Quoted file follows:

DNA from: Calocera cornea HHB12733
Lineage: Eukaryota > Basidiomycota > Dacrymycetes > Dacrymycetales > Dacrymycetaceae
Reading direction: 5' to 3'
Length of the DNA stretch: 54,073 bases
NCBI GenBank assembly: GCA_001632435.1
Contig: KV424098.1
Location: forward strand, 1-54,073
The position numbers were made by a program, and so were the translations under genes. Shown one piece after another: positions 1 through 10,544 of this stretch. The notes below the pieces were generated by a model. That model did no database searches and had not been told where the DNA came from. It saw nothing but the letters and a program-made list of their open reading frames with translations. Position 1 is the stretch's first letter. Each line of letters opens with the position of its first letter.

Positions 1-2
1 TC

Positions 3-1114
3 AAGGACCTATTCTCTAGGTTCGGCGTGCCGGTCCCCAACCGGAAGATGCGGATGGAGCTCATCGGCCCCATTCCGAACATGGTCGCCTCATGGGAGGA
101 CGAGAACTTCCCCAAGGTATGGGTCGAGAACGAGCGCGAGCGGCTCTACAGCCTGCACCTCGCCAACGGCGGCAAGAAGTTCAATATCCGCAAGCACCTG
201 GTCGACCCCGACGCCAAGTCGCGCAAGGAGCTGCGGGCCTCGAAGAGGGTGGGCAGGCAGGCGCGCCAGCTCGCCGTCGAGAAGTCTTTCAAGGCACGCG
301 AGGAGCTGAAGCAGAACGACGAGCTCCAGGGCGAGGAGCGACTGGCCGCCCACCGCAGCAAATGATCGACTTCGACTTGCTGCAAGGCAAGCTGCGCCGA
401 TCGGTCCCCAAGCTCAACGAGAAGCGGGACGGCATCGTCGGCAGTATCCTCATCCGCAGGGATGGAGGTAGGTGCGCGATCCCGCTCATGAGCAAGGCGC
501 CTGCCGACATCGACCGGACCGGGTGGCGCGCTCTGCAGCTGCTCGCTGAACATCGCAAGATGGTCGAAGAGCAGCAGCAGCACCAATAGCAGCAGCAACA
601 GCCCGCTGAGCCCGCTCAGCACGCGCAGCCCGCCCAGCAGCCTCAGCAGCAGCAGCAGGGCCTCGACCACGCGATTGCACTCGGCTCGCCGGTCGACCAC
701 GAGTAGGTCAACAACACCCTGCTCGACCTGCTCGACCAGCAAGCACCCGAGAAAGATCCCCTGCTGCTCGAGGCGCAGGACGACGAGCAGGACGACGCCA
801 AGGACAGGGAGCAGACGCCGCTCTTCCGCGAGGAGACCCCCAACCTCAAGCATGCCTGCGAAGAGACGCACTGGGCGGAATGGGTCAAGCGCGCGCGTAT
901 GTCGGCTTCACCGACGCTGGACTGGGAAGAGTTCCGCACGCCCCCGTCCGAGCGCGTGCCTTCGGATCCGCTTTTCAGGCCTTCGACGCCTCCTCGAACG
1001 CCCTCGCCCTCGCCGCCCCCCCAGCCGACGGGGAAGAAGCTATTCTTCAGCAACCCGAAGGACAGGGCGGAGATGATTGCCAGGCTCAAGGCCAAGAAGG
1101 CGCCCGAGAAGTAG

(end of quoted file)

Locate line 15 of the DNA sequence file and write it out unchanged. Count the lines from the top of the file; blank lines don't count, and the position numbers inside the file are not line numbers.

301 AGGAGCTGAAGCAGAACGACGAGCTCCAGGGCGAGGAGCGACTGGCCGCCCACCGCAGCAAATGATCGACTTCGACTTGCTGCAAGGCAAGCTGCGCCGA